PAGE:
There’s only a handful of non-Houstonian acts playing Madness on Main this year, and I’m damn glad to see Austin-dweller A.J. Vincent is among them. He played last year’s Yes, Indeed! Fest, as well, and back then I was intrigued but a little skeptical that one shaggy-haired guy and a keyboard/keytar would be all that good to watch live.

Holy fuck, was I wrong. Live, Vincent is a beast; he gets up on the stage and dives immediately into the funkiest, ’70s-est, sweatiest groove you’ve heard in years, all built around old-school-sounding synths and snapping, disco-ified beats, and despite the seeming ridiculousness of it all — I mean, c’mon, a dude with his shirt halfway open rocking the hell out on a keytar? — he’s got the swagger and skill to pull it off. By the end of his set, I was into it, enough that I bought a copy of his lone album so far, last year’s Thief of Fire, and I haven’t regretted it for a second.
[A.J. Vincent plays at 9:30PM at The Alley Kat.]


brunsontheater1The Brunson Theater
Fans of Beatlesque music, rejoice, because you’ve found your new favorite band (okay, assuming you hadn’t already, that is). A decade or so ago, frontman Ryan Guidry and his compatriot Andy McWilliams were part of a truly excellent band called The Scattered PAGES, and when they vanished into the ether I was bummed as hell; I’m happy they’re back making music once again, this time as The Brunson Theater (named for a fascinating, now-dilapidated Art Deco theater in Baytown).

Musically, they draw heavily from the aforementioned Beatles, especially when it comes to those lush, intricate, beautiful melodies, but they also bring to mind The Posies, Teenage Fanclub, and under-appreciated fellow Beatles fanatics Cotton Mather, grafting bits and pieces of more modern indie-rock/indie-pop song structures and sounds to the ’60s-ish Brit-pop framework. And with last year’s We Land Soon, that combination works awesomely well, making me grin wide like an idiot as the songs bounce and meander their way through my skull. Listen for yourself, below.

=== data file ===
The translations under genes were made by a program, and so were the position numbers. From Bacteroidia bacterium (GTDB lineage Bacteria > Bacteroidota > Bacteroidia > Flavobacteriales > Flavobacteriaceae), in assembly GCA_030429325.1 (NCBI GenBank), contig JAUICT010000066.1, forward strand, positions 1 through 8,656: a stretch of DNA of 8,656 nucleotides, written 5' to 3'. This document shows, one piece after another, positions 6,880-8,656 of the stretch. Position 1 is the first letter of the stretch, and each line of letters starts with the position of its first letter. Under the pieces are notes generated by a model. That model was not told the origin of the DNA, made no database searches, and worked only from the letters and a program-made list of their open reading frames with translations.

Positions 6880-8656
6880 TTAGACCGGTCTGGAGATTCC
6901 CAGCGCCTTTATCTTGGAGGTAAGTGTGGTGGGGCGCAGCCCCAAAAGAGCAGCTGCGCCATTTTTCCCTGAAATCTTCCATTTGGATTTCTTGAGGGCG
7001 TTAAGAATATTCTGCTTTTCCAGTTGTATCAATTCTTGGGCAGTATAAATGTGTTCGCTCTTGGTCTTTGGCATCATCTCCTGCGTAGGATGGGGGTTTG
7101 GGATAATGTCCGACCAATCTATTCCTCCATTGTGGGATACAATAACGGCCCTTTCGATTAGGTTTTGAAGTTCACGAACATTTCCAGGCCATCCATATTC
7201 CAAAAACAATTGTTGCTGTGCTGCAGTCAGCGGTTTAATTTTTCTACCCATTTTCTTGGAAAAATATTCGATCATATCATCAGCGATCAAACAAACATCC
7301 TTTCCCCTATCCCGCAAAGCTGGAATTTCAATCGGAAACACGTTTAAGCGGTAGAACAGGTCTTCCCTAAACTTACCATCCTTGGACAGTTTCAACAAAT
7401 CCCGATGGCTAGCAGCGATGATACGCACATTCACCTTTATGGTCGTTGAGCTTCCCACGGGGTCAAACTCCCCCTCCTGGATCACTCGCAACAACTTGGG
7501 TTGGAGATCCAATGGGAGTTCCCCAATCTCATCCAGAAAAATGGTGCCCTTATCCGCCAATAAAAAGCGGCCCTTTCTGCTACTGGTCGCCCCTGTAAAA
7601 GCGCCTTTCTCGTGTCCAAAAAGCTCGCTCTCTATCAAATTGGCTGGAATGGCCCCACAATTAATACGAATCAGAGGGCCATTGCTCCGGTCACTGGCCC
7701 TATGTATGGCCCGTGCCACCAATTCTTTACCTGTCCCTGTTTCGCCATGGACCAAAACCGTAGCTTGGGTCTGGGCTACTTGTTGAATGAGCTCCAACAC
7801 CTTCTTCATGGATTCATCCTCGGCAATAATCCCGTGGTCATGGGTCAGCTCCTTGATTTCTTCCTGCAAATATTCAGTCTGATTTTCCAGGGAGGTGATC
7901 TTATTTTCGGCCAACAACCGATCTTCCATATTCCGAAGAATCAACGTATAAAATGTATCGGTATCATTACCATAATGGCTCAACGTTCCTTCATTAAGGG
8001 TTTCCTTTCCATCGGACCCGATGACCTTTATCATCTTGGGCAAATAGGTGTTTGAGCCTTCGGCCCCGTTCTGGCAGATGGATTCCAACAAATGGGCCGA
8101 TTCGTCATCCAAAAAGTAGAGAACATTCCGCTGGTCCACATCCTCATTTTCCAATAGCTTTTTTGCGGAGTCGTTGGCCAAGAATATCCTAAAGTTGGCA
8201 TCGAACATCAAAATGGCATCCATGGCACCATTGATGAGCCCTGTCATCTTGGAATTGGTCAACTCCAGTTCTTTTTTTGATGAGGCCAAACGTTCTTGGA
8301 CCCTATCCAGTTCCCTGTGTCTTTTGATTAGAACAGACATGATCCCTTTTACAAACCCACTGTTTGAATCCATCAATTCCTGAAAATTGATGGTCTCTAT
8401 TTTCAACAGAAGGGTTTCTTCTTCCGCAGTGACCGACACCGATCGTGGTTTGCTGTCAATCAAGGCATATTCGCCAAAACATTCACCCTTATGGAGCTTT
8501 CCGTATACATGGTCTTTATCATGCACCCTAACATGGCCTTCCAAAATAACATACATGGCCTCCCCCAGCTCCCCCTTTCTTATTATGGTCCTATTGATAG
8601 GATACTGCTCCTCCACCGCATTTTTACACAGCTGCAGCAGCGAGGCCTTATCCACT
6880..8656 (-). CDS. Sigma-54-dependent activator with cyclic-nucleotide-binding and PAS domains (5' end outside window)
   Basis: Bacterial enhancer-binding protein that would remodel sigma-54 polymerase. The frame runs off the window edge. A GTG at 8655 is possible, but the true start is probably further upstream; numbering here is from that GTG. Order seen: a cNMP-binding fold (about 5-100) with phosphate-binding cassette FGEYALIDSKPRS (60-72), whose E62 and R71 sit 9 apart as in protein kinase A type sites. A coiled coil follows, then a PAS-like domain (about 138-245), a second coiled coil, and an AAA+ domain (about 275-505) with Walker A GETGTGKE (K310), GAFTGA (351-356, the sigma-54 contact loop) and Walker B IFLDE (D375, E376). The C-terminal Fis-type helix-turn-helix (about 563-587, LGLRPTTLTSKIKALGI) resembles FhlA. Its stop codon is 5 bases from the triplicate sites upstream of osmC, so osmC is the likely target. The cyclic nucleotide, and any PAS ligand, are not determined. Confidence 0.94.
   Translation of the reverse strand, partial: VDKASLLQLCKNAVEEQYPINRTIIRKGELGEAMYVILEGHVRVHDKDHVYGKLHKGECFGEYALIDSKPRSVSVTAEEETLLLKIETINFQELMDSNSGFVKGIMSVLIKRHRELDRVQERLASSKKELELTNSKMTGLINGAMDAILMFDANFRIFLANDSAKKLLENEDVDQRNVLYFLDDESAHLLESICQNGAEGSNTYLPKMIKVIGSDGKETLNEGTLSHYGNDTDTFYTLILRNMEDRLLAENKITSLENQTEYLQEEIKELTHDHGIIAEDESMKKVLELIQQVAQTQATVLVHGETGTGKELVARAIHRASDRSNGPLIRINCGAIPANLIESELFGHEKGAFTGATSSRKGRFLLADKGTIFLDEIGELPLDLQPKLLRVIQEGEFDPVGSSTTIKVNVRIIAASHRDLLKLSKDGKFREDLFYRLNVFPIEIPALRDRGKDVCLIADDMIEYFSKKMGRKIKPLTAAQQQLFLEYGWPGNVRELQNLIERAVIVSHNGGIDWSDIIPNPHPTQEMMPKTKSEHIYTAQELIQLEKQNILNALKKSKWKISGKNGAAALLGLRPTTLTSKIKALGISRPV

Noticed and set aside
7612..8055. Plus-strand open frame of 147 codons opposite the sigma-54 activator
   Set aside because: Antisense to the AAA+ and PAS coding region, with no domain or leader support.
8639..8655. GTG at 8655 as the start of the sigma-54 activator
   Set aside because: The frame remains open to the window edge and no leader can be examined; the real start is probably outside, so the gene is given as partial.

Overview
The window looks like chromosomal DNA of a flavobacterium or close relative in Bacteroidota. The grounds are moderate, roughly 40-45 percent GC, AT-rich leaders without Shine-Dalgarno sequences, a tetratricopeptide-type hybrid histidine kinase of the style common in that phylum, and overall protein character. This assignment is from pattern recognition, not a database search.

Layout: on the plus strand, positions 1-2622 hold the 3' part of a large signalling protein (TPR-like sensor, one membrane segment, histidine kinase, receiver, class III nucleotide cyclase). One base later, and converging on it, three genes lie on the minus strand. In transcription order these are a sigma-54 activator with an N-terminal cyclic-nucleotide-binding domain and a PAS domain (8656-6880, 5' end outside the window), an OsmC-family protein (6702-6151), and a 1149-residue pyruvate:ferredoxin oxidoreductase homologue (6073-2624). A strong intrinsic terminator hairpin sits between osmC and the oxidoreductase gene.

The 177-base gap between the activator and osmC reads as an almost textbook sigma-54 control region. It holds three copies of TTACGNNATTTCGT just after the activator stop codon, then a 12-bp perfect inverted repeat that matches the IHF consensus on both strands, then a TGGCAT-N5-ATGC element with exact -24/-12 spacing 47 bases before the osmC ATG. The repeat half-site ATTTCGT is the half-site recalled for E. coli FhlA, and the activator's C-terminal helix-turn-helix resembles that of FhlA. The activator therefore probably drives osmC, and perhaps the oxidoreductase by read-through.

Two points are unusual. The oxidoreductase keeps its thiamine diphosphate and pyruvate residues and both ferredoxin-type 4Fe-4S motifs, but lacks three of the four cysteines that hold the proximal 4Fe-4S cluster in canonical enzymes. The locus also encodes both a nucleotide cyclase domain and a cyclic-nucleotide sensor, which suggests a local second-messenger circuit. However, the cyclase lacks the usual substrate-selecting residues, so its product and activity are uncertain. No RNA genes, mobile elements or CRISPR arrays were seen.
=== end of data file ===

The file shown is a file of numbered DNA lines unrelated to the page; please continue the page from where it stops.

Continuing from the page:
[The Brunson Theater plays at 6PM at The Continental Club.]


robertkuhn1Robert Kuhn
First things first: Robert Kuhn is not your typical folky/bluesy singer/songwriter. For one thing, he’s a heck of a lot younger than I thought he’d be, for having such a road-worn, raspy voice and throwback way of playing guitar. And then there’s the dreads, which is a little unusual for a folksinger around these parts, at the very least. Kuhn’s an interesting guy, seemingly a born rambler who apparently left home at age 18 and didn’t stop roaming for 15 years, and those world-wandering experiences have soaked deep into his music, whether he’s playful or serious.

I haven’t heard all of his debut album, Everybody Knows, yet, but I’m definitely needing to, I think. It’s refreshing to hear a folky singer/songwriter who doesn’t sound like every other countryish singer/songwriter out there, but who instead looks further back, back to the roots of American folk music, to inform their sound.
[Robert Kuhn plays at 6:40PM at The Pachinko Hut.]


nathanquick1Nathan Quick
I wrote a bit about Nathan Quick this time last year, for the previous Madness on Main Street, but after that I was able to actually watch the guy play. And yeah, he does have a bit of that rootsy, country-tinged thing I was just talking about above, but honestly, there’s more blues and rock going on that anything like, say, Robert Ellis. Quick’s at his best when he’s roaring and bellowing with that great, desperate, whiskey(?)-roughened voice of his, while the guitars rumble and scrape beneath and the drums and bass thunder away.

Looking back, I think I did the man a disservice last year, painting him as yet another country troubadour. Rather, he’s a full-on rocker, albeit one that pulls a lot from the blues and country to make his sound. There’re times I’m reminded of Hank Williams, sure, but there’re also times when I’m reminded of Robert Johnson, or Dax Riggs, or even fiery blues-metal guys Grady. And hell, I’m liking it even more now than I did the last time around.
[Nathan Quick plays at 7:40PM at The Pachinko Hut.]


steviemenjivar1Stevie Menjivar